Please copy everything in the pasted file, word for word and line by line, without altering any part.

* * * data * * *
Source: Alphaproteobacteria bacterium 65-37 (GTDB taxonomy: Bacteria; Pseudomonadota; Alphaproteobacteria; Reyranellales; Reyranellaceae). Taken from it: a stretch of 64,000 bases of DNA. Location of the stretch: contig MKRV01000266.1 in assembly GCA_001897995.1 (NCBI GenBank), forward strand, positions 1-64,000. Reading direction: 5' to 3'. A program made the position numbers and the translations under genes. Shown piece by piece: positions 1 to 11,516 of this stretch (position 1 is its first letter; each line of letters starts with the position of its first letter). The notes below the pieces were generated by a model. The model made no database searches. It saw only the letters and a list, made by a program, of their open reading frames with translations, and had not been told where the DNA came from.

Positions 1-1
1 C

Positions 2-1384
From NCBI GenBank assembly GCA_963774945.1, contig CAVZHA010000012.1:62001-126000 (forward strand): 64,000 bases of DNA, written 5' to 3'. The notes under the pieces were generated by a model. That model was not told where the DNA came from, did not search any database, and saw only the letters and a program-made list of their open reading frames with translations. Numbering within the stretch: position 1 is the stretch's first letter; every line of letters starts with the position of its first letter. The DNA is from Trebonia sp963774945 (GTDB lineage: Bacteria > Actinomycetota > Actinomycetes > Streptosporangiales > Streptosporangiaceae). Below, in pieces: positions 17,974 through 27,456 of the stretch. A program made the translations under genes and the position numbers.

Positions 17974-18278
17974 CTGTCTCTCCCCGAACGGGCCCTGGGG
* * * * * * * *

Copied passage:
Source: Alphaproteobacteria bacterium 65-37 (GTDB taxonomy: Bacteria; Pseudomonadota; Alphaproteobacteria; Reyranellales; Reyranellaceae). Taken from it: a stretch of 64,000 bases of DNA. Location of the stretch: contig MKRV01000266.1 in assembly GCA_001897995.1 (NCBI GenBank), forward strand, positions 1-64,000. Reading direction: 5' to 3'. A program made the position numbers and the translations under genes. Shown piece by piece: positions 1 to 11,516 of this stretch (position 1 is its first letter; each line of letters starts with the position of its first letter). The notes below the pieces were generated by a model. The model made no database searches. It saw only the letters and a list, made by a program, of their open reading frames with translations, and had not been told where the DNA came from.

Positions 1-1
1 C

Positions 2-1384
From NCBI GenBank assembly GCA_963774945.1, contig CAVZHA010000012.1:62001-126000 (forward strand): 64,000 bases of DNA, written 5' to 3'. The notes under the pieces were generated by a model. That model was not told where the DNA came from, did not search any database, and saw only the letters and a program-made list of their open reading frames with translations. Numbering within the stretch: position 1 is the stretch's first letter; every line of letters starts with the position of its first letter. The DNA is from Trebonia sp963774945 (GTDB lineage: Bacteria > Actinomycetota > Actinomycetes > Streptosporangiales > Streptosporangiaceae). Below, in pieces: positions 17,974 through 27,456 of the stretch. A program made the translations under genes and the position numbers.

Positions 17974-18278
17974 CTGTCTCTCCCCGAACGGGCCCTGGGG